Tag: GlaxoSmithKline

Insider threats can cause more damage than external hackersYou do complete background checks and go through references as part of your hiring processes. You continually and painstakingly train employees on security and data breach topics to make sure they are educated and will know what to do and not to do during the course of daily business.

You even conduct daily auditing of system activity and ensure that you are consistent with discipline at your workplace.  On top of it all, you’ve even gotten cyber insurance. You’ve made reasonable efforts to protect your sensitive business files as well as data and your business.  And, you trust your staff, so you naturally feel pretty confident that you are covered on all sides.

This false sense of security results in many of the data breaches we all hear and read about daily. The concept of “inside” and “outside” in an enterprise network is dated. Businesses increasingly work with consultants, employees doing work remotely or in a mobile fashion and the old network perimeter security isn’t able to deal with increasingly porous borders. While you focus on external threats, right under your nose, there is even a more significant security gap as shown by some of the important breaches below:

The examples above are a small sample of the damage done by trusted insiders who have betrayed the trust given to them. After most data breaches, we hear statements to minimize the impact of these breaches. All is fine! We do not believe information was further disclosed or used! We are offering one year of identity protection!

But the real impact is huge, to both businesses and people whose information is compromised. Businesses suffer financial and reputation losses. People are exposed for a lifetime. What happens to all this breached data? Once it is out there, it is out and the life-span of the stolen unprotected information is forever since most environments have no means to really tell if this data is further copied and distributed. Companies haven’t implemented a mechanism to disable use to this sensitive data so it does not float out there forever.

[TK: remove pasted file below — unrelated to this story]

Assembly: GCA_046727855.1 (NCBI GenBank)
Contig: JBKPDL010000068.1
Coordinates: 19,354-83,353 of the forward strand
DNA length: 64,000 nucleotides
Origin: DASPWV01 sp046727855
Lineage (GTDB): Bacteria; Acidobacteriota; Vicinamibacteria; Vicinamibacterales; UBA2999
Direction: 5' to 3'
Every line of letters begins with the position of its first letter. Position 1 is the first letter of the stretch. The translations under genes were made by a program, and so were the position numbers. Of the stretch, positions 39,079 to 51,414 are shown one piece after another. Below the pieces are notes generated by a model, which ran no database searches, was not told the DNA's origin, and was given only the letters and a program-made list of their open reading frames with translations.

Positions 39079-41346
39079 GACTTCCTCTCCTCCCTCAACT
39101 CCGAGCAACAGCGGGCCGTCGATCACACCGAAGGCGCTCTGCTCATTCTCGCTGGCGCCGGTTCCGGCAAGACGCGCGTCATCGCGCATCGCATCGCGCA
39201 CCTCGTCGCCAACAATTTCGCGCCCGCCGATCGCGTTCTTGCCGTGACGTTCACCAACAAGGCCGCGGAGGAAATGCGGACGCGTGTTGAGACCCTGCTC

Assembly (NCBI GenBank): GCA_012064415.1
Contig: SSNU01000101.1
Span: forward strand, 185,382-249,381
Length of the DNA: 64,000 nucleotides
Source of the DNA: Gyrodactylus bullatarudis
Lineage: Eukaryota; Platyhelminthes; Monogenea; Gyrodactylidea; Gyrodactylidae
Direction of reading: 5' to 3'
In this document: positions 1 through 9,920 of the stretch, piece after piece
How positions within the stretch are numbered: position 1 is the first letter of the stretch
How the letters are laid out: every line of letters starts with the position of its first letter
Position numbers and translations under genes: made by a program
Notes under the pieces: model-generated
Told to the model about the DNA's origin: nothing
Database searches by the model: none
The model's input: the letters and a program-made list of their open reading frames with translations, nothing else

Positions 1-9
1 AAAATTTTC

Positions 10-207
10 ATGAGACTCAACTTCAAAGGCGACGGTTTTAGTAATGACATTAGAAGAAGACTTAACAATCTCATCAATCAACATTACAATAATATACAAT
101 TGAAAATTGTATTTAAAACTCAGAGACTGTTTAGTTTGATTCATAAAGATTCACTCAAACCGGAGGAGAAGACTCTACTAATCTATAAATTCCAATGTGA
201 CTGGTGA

There are elegant ways to protect sensitive data using technologies that exist today, whether the threats are from external or internal sources. This can be achieved by supplementing existing technologies already deployed in most organizations with an additional security layer that protects data at the time of creation. And the technology is called persistent data-centric security.

Stop Data Breaches by Authorized UsersWith news of data breaches every other day, many companies are now turning their attention to where sensitive files reside, who has access to the sensitive information, how this information is being used and securing it.

The cyber criminals’ techniques for breaking through perimeter defenses are always getting more sophisticated. Everyone realizes that network security alone is no longer a sufficient solution as the perimeter that once held sensitive information safe has been eroded.  Now everyone must adapt to a perimeter-less world.

Today a large number of internal and external users enter company systems and access data daily – vendors, suppliers, partners, customers and employees. This makes it an extremely complicated task to secure sensitive files with the volume of users, applications and various levels of data access. With all of the implemented technology stack, it is daunting – if not near impossible – to secure all the various points of exposure. It only takes one weak point to be compromised and to suffer significant damages.

Whether intentional or in error, authorized users cause a large portion of data breaches and the criminals and hackers are onto this. More and more breaches are due to authorized users doing something they weren’t supposed to do.